The OIE develops normative documents relating to rules that Member Countries can use to protect themselves from the introduction of diseases and pathogens, without setting up unjustified sanitary barriers. The main normative works produced by the OIE are: the Terrestrial Animal Health Code, the Manual of Diagnostic Tests and Vaccines for Terrestrial Animals, the Aquatic Animal Health Code and the Manual of Diagnostic Tests for Aquatic Animals.
OIE standards are recognised by the World Trade Organization as reference international sanitary rules. They are prepared by elected Specialist Commissions and by Working Groups bringing together internationally renowned scientists, most of whom are experts within the network of 156 Collaborating Centres and Reference Laboratories that also contribute towards the scientific objectives of the OIE. These standards are adopted by theInternational Committee.
To improve the legal framework and resources of national Veterinary Services
The Veterinary Services and laboratories of developing and transition countries are in urgent need of support to provide them with the necessary infrastructure, resources and capacities that will enable their countries to benefit more fully from the WTO Sanitary and Phytosanitary Agreement (SPS Agreement) while at the same time providing greater protection for animal health and public health and reducing the threat for other countries which are free of diseases. The OIE considers the Veterinary Services as a Global Public Good and their bringing into line with international standards (structure, organisation, resources, capacities, role of paraprofessionals) as a public investment priority.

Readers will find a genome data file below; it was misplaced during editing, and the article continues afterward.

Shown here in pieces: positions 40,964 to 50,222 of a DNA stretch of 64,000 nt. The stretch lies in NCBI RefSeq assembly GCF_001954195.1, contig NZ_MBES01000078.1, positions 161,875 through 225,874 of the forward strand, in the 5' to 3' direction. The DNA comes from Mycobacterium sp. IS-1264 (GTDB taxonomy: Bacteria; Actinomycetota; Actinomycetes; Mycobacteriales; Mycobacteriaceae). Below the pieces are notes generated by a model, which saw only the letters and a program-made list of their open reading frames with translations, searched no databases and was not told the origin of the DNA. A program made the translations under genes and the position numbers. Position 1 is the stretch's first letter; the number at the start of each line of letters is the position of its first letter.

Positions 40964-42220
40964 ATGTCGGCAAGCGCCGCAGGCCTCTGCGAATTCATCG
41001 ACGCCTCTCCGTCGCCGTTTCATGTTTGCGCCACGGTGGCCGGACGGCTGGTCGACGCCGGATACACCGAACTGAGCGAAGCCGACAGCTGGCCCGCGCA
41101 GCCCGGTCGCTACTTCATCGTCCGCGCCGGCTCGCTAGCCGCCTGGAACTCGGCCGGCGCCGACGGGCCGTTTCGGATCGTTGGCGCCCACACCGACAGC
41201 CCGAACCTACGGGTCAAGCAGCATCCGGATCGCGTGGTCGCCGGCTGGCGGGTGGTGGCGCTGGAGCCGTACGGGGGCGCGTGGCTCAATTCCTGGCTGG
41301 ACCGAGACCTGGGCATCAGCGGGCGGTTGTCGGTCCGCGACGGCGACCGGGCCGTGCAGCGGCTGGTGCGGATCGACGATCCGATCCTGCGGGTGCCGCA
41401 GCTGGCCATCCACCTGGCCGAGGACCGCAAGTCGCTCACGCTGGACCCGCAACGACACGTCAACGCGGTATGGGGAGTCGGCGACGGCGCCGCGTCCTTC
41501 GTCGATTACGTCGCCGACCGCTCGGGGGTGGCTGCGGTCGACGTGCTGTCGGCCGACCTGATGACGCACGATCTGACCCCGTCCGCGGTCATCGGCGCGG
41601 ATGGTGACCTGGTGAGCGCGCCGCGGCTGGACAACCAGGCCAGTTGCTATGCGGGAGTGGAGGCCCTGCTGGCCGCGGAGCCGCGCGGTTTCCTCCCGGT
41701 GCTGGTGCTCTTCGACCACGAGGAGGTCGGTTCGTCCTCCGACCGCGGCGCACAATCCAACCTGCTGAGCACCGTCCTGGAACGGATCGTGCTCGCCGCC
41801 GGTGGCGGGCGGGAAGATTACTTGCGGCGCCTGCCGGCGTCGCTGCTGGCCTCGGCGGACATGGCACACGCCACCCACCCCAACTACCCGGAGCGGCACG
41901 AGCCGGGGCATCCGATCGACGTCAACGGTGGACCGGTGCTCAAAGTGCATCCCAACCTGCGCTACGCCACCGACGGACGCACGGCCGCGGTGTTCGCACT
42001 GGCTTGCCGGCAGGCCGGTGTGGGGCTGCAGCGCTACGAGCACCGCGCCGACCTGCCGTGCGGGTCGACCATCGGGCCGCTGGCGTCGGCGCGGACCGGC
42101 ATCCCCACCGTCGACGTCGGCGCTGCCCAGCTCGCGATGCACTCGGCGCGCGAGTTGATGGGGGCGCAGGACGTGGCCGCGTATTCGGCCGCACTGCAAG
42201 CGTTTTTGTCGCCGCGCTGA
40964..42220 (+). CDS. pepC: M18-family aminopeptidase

The Office is placed under the authority and control of an International Committee consisting of Delegates designated by the Governments of Member Countries.
The day-to-day operation of the OIE is managed by a Central Bureau situated in Paris, placed under the responsibility of a Director General elected by the International Committee. The Central Bureau implements the resolutions passed by the International Committee and developed with the support of elected Commissions: 
Administrative Commission  Regional Commissions (5)  Specialist Technical Commissions (4)  The OIE's financial resources are derived principally from regular annual contributions backed up by voluntary contributions from Member Countries.
International Relationships  The OIE maintains permanent relations with more than 20 other international organisations. The Office has also appointed regional coordinators on all 5 continents. 
History  Incursions of rinderpest into Europe and most notably the epizootic which occurred in Belgium in 1920 led to the creation of the Office International des Epizooties in 1924.
Copyright 2002, OIE World Organisation for Animal Health.
**The rule:
Country of Origin Labeling (COOL)